Next up at Jack Shainman in New York is a doubleheader.
Beginning April 4, both of the dealer’s Chelsea spaces will host “Junction,” a solo show by Jamaican-born, Brooklyn-based artist Paul Anthony Smith. It will be his first outing with the gallery, which he joined in October.
The exhibition, which runs through May 11, will offer a look at the post-colonial Caribbean by way of Smith’s signature work in what he terms “picotage,” which involves him putting down tiny dots atop photographs, often of people, thereby constructing forms that are reminiscent of modernist architecture and design.
“ ‘Junction’ is the culmination of work exploring both my own personal history, as well as our culture’s shifting notions of belonging,” Smith said by email. “Using the ‘picotage’ process in my prints allows me to distort the surface of photographs, resulting in images that challenge the belief that a photograph must tell objective truths about one’s past.”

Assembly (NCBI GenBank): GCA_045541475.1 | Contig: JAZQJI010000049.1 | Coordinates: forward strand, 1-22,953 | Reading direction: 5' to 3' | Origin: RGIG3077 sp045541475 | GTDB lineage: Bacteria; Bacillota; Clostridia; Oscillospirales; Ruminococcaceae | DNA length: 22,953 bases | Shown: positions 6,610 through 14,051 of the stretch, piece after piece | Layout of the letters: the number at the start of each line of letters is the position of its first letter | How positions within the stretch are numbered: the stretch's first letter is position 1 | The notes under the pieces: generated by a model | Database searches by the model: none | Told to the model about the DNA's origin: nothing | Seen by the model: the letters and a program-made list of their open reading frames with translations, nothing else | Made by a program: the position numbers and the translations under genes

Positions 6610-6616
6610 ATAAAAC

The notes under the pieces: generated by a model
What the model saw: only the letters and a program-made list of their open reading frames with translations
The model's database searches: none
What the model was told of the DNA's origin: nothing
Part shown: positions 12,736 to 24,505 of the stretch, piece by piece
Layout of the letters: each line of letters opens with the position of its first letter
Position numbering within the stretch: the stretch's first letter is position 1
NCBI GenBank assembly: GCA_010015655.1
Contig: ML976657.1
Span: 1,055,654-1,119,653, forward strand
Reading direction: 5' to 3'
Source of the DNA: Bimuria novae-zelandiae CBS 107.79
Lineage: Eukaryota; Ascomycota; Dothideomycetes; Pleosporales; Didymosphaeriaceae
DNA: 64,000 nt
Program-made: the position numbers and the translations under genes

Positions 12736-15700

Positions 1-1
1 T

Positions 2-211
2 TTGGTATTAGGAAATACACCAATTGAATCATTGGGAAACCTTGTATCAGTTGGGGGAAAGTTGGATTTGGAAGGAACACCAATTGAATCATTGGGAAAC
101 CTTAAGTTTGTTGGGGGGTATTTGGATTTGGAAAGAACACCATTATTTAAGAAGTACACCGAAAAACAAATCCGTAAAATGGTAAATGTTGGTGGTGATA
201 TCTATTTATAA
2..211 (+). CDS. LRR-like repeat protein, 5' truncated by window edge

Last year, Smith appeared in the Open Spaces biennial that was organized by Dan Cameron in Kansas City, and he’s had solo shows at Atlanta Contemporary, the Green Gallery in Milwaukee, and Real Art Ways in Hartford, Connecticut. His work is held by the Minneapolis Institute of Art and the Blanton Museum at the University of Texas at Austin, among others.
“Paul’s practice defies any easy categorization, representing an uncompromising portrait of the Caribbean diaspora,” Shainman told ARTnews. “In this moment, where borders have become both loaded and reduced in our shared political dialogue, Paul’s work infuses them with much needed complexity and grace.”